My internship officially ended Friday, so expect a lot of catch-up posts today and tomorrow!
After HBPC, my next rotation was Cardiology, my last clinical rotation before Staff Relief. For Cardiology, I worked with the dietitian who covered the in-patient Telemetry ward and the out-patient HemOnc clinic. This allowed me to get a little oncology nutrition experience, too.
It’s probably not a surprise to anyone who’s ever worked with cardiac patients, but I spent a lot of time encouraging patients to adopt a low-sodium diet. I spent a lot of time explaining that sea salt is just as bad as regular salt in terms of sodium content and reducing hypertension. For my patients who were cooks, I often went over different ways to prepare foods while cutting back the sodium content (using herbs instead of salt, looking for hidden salt in their seasonings, etc). For patients who didn’t cook and typically microwaved their food, I went over label reading, provided sodium guidelines for foods they purchased, and suggested ways they could reduce sodium in general. (A tip that everyone seemed to love and feel like they could manage was rinsing canned beans.)
I also promoted the DASH diet a lot, spoke about reducing dietary cholesterol, reducing saturated fat, and fluid restrictions. Talking about reducing dietary cholesterol and saturated fat was primarily done with patients with hypercholesterolemia, since lately the link between saturated fat and heart health has been questioned. While diet recalls are always an important thing to gather during assessments, it felt like they were really important in Cardiology because I felt like more often than not the patient’s dietary and lifestyle habits had contributed to the CHF or CAD diagnosis.
In addition to nutrition education from me, patients also got nutrition and lifestyle education from a cardiac nurse. There were three who met with every patient who came in with a new diagnosis of CHF, CAD, or AMI. The lead cardiac nurse also managed the heart healthy lifestyle classes, where patients came for a once a week class on different topics to help improve heart health (exercise, nutrition, smoking cessation, medication management, etc). My preceptor and I taught the nutrition class which focused on a low-sodium diet. Initially, I was just supposed to observe, since the class was on my second day in the rotation and the other interns didn’t have the class until a week into the rotation, but I showed initiative (key thing to do in the internship, btw) and jumped right in. My preceptor told me she got good feedback on how well we played off each other and how good a team we made, which made me extremely happy to hear.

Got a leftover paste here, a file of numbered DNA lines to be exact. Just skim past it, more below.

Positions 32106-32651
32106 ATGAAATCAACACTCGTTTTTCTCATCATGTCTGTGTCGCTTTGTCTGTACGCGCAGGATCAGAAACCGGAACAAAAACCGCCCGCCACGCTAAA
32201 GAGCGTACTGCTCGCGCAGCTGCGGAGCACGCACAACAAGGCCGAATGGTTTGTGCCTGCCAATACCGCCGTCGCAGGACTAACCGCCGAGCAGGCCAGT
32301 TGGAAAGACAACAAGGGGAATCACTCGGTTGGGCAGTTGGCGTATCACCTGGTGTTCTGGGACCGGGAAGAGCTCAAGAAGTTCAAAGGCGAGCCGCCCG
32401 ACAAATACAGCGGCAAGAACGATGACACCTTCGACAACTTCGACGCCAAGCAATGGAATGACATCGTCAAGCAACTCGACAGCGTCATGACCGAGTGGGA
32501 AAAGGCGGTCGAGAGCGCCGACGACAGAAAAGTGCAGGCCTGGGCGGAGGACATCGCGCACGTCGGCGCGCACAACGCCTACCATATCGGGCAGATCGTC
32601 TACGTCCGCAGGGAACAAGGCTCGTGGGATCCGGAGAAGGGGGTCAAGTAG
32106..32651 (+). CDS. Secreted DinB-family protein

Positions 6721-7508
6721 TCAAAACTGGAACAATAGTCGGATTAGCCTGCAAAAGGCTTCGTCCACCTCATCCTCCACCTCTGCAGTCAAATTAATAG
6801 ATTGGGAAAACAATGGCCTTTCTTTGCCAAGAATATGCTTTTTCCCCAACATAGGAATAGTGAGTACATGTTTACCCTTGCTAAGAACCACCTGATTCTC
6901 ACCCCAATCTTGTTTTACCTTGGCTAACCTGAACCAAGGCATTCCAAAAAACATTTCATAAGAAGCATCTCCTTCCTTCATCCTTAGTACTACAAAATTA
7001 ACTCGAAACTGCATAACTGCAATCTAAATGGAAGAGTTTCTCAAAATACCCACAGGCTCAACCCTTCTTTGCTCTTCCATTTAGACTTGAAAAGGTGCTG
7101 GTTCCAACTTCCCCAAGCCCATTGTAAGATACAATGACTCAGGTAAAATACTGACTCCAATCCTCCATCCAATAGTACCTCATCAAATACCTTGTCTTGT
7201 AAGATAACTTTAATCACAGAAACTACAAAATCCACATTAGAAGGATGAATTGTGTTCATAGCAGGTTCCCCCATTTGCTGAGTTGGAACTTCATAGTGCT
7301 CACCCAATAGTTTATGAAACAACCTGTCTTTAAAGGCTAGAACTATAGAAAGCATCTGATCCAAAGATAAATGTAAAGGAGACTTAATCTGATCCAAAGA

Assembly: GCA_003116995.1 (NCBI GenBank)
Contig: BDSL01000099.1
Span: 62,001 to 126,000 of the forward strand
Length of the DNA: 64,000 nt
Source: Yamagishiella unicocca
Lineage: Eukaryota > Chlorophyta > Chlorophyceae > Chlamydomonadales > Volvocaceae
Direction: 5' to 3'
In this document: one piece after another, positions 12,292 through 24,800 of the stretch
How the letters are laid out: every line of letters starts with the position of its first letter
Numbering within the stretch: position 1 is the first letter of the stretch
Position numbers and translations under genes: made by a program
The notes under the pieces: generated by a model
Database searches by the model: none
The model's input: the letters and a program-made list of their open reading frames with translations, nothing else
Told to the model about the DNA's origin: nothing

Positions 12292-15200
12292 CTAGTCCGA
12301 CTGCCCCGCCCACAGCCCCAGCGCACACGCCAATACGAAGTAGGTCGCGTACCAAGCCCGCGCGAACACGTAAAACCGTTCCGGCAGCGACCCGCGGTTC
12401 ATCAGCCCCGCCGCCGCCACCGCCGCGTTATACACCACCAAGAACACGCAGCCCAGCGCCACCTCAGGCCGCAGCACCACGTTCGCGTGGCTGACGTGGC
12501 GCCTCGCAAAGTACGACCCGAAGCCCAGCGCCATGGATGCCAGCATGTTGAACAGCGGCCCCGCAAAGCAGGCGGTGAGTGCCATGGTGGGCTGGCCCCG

One of the best experiences in the Cardiology rotation was being able to watch a patient get a stent placed. This meant I ended up hanging out with the Cath Lab (video’s not of the lab I worked in but gives you an idea of what a cath lab is like) and the really cool team that works there. The day I was there, there were a couple of nursing students so I didn’t get to be in the actual room during stent placements (the surgery room was too small for that many people) and I ended up watching from the observation room. Still pretty cool since I could see and hear everything, plus a sales rep was there and he was able to explain everything that was happening. Because we had to wait for test results, I had some time before the procedure to ask questions, and afterwards, I spoke with the doctor who had done the procedure. I ended up spending most of the morning with the Cath Lab who were all very friendly and willing to explain everything to me. In the afternoon, I ended up providing nutrition counseling to the patient.
As for the bit of oncology nutrition experience, there was a lot of focus on just getting oncology patients to eat. Often, when going through treatment, patients lose their appetite, their taste changes, or they experience frequent nausea and vomiting. So you really have to focus on getting the patient to just eat so they have the energy to get better. Check out this guide from the American Cancer Society for more information about the challenges of food and nutrition during cancer treatment. We didn’t really talk about diet for cancer prevention – that’s something that after treatment was completed and the cancer in remission was covered by the outpatient dietitians.
For more information about nutrition as it relates to cardiac health, check out the American Heart Association’s Nutrition Center. For information about cancer prevention, check out the National Cancer Institute’s Division of Cancer Prevention website.